Three Startling Stats for Engaging with Young Americans
A widely held belief is that young people are not interested in the news. This perception is largely driven by decades of statistics showing that older audiences watch television news and read newspapers. Last week, however, a new survey from the Media Insight Project, a collaboration between The Associated Press-NORC Center for Public Affairs Research and the American Press Institute, proved that statistic wrong. The survey uncovered that young people do, indeed, follow the news on a daily basis, but without much joy.
As programs and campaigns shift to focus on Millennials and Gen Z as core audiences across the consumer, health, and corporate verticals, these news consumption trends provide three key takeaways for brands aiming to reach the 16–40-year-old demographic:
79% of young Americans say they get news daily, yet only 32% say they enjoy following the news.
Our Take: So much bad news dominating headlines over the last few years reinforces the need for “good news,” or stories people can feel good about reading.
Why? Millennials and Gen Z are feeling digital fatigue likely caused by doomscrolling or doomsurfing: the act of spending an excessive amount of screen time devoted to the absorption of negative news. According to a study recently published in the August issue of the Health Communication Journal, increased consumption of predominantly negative news can worsen mental and physical health.
The Media Insight Project survey cites that while 9 in 10 Millennials and Gen Z report being online more than two hours a day, 3 in 10 report feeling worse the longer they are connected. To combat this - about half (47%) say they pay attention to the way certain products try to keep them engaged, 27% try to set limits on the time they spend online, and 23% use apps or settings to track their time.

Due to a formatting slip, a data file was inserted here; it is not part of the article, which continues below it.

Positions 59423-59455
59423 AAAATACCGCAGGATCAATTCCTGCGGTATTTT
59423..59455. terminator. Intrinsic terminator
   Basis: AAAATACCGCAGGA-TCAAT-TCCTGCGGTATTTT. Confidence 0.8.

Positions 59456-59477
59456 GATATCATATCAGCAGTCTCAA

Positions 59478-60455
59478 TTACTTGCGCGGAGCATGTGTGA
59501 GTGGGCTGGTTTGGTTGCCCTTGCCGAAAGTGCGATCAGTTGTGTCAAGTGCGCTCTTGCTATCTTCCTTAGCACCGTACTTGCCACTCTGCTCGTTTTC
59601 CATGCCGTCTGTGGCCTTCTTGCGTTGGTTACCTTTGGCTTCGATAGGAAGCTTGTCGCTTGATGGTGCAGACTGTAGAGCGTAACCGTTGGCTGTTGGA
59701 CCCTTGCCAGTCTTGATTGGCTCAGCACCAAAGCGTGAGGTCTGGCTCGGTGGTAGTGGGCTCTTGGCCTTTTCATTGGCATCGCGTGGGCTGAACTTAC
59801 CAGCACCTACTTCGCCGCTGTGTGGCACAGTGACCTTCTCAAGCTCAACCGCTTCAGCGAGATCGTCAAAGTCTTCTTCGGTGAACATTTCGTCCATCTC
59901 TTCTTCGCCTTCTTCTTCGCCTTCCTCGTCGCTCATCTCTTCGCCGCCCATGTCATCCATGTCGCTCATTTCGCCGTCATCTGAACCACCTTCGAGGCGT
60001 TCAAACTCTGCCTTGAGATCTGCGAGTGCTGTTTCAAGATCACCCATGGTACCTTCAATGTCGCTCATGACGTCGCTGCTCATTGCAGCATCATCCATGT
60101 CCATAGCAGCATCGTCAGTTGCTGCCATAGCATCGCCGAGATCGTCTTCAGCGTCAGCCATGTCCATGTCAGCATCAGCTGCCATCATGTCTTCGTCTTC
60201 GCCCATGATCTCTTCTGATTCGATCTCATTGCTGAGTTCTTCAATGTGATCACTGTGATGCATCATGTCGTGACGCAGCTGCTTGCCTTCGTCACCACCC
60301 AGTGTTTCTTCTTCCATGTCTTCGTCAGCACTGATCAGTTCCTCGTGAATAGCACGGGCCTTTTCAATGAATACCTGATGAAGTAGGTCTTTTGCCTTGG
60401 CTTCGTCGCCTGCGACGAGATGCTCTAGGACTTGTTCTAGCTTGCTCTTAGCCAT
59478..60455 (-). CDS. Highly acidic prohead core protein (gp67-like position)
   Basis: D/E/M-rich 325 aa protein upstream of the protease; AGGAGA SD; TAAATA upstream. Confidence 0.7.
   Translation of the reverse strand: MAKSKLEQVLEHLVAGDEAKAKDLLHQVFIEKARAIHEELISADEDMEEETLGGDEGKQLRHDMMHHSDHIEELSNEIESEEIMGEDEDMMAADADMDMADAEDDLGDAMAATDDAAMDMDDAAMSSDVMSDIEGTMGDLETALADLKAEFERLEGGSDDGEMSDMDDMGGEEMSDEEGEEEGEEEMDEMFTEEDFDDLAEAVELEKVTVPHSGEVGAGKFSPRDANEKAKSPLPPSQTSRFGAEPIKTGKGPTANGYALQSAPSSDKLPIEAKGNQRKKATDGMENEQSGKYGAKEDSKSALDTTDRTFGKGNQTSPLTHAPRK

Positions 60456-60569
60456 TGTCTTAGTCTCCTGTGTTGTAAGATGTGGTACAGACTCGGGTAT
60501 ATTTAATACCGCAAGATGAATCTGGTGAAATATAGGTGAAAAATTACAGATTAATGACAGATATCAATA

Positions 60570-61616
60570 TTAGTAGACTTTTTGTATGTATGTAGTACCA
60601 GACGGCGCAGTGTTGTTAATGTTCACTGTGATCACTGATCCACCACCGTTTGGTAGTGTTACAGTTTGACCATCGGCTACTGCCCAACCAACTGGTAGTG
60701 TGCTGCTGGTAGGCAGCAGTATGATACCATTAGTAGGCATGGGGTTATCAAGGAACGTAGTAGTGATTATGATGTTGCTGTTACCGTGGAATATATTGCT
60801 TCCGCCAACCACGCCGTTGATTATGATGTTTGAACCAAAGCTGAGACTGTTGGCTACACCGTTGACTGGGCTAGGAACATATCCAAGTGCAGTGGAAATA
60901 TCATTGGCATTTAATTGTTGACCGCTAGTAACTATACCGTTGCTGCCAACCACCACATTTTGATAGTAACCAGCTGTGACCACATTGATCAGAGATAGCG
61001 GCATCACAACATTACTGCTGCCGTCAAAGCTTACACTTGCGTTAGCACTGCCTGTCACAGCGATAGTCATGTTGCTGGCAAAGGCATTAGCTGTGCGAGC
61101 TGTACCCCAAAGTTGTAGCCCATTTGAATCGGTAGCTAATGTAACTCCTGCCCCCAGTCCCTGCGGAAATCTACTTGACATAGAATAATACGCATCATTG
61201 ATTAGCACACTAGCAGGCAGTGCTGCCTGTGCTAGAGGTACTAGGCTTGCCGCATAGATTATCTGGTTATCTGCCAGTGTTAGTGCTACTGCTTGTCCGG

How can we reach younger consumers who are experiencing digital fatigue and wary of misinformation? Pitch news angles that can help solve today’s challenges. Have a new product launch? Lean into how it’s sustainable (if applicable). Have a new health campaign? Focus on the positive impact it will have on patient communities.
71% of this age group gets their daily news from social media, with one third or more consuming their news via YouTube or Instagram.
Our Take: The lines between social media and news outlets are more blurred than ever and brands need to serve up information where their audience is actively consuming it. Communicators must consider tapping into the power of influence to connect their brand to culture in a digital first world.
How? Think outside the typical digital or print interview. Pitch earned interviews for IG Live, popular YouTube video series, and podcasts to drive headlines.
Pitching these digital Editors requires marketers to be as succinct as possible. Ask yourself, what are the main points you are trying to convey? How can you distill your pitch to capture and hold the attention of Social Media Editors with the fewest possible words?
49% of the 16–40-year-olds surveyed follow celebrity, entertainment, and music news the most.
Our Take: Unsurprisingly, celebrities are the main news driver and hook across verticals. This figure underscores that celebrity partners and influencers can be worth the ROI for both health, consumer, and corporate brands as their star-power boosts relevancy, credibility, and newsworthiness. However, celebrity doesn’t need to mean A list (or expensive!). Communicators should prioritize aligning the level of influence with the program theme, messaging, and intended audience, in order to select the right influencer to capture hearts and minds and make headlines.
As you dive into 2023 comms planning, how will you incorporate these news consumption data points to reach young Americans?
Want to learn more? Check out the full report ➡️. Fatigue, Traditionalism, and Engagement: News Habits and Attitudes of the Gen Z and Millennial Generations - https://bit.ly/3xqTYiH
Amanda Vega, Senior Vice President, Corporate Media, Marina Maher Communications
Katherine Dunleavy, Account Supervisor, Earned Media, Marina Maher Communications